The CASSANDRA Protocol
EXCERPT from an interview with XXXXXXXXXXXXXXXXX:
“The first model projected incursions by the 1950s. It was sloppy. Human errors abounded on several levels of the equations used. Once computers were brought into the mix, the models all pointed to start points in the early 21st century. There was still enough play in the string theory mechanics that we had no way to pinpoint anything closer than a decade. Finally, we knew when it would start. However, we had two critical problems: (1) we had no idea what to do to stop the incursions, or even slow them down, and (2) nobody in a position to do anything believed a damn thing we were saying. At this point, one of our more poetic members dubbed our little model the CASSANDRA PROTOCOL. We all agreed the ALLCAPS was a nice touch.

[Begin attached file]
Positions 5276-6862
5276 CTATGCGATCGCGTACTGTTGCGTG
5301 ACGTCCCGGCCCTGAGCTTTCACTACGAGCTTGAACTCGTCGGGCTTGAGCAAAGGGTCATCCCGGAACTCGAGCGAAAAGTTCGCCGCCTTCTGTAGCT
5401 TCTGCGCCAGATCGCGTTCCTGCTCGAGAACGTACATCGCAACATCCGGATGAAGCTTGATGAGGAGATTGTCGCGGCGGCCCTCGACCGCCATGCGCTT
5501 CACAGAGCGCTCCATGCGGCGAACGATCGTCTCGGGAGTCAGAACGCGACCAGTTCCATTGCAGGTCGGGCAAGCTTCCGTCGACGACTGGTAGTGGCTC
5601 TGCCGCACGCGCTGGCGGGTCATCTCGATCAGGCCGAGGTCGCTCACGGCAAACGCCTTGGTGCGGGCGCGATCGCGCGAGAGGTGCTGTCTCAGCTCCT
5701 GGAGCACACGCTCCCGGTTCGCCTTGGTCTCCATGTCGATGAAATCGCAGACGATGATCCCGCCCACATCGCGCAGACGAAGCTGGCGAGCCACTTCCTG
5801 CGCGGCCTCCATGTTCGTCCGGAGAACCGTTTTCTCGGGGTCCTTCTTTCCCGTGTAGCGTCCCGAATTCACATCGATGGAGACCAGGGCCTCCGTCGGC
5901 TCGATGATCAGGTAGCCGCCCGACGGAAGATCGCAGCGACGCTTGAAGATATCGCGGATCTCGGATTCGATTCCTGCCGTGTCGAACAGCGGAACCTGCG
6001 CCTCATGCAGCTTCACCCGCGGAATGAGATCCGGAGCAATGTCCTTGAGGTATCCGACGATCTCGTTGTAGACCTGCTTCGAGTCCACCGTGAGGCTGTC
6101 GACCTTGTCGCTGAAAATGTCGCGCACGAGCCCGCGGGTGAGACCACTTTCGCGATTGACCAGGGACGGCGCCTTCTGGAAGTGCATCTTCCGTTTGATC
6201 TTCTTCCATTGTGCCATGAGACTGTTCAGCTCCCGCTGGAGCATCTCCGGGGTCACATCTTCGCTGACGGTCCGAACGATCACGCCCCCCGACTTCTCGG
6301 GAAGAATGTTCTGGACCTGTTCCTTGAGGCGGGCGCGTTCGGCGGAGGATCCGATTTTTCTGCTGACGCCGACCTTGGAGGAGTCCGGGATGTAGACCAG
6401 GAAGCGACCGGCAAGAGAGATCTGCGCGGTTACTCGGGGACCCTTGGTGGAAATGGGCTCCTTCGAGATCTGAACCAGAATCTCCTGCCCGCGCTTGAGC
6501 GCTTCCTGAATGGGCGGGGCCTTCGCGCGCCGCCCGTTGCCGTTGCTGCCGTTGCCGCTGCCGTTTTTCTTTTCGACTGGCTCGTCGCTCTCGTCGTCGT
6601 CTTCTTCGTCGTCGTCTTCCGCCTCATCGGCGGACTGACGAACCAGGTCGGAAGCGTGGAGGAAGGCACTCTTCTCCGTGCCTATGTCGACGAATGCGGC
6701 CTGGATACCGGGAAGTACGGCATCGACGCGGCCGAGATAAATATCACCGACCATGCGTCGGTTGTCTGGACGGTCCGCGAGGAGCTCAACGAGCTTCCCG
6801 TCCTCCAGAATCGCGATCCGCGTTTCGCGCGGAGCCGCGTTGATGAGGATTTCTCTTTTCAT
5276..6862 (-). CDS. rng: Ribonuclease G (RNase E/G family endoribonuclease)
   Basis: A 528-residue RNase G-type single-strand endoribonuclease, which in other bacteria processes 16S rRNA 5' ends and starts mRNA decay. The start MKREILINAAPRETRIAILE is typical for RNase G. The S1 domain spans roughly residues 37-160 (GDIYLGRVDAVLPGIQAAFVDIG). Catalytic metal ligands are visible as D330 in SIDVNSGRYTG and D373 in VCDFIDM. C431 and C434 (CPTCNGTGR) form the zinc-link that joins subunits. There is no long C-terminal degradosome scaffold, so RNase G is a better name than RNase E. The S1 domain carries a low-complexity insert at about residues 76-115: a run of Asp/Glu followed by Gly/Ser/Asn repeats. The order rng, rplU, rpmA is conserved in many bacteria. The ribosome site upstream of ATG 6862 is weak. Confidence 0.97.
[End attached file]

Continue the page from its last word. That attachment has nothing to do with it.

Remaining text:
We were all math geeks, gearheads, and computer programmers. All of us dedicated ourselves as much as we could to the work, and we took it to any and everyone who would listen. Finally, we got the ear of one person at the American Department of Defense, who decided to shuffle our work into his division, which was focused on AI research for combat and espionage purposes. Our stuff was back-door budgeted at the best of times, but we were good at working with little resources and the default technology had progressed so quickly that all our models could be worked out on a low-budget laptop when the projected decade rolled around. And some of the military’s new exoskeleton projects and robotic experiments gave our gearhead compatriots some ideas that they thought might give us some countermeasures against the incursions. Then the programmers gave us the real goods.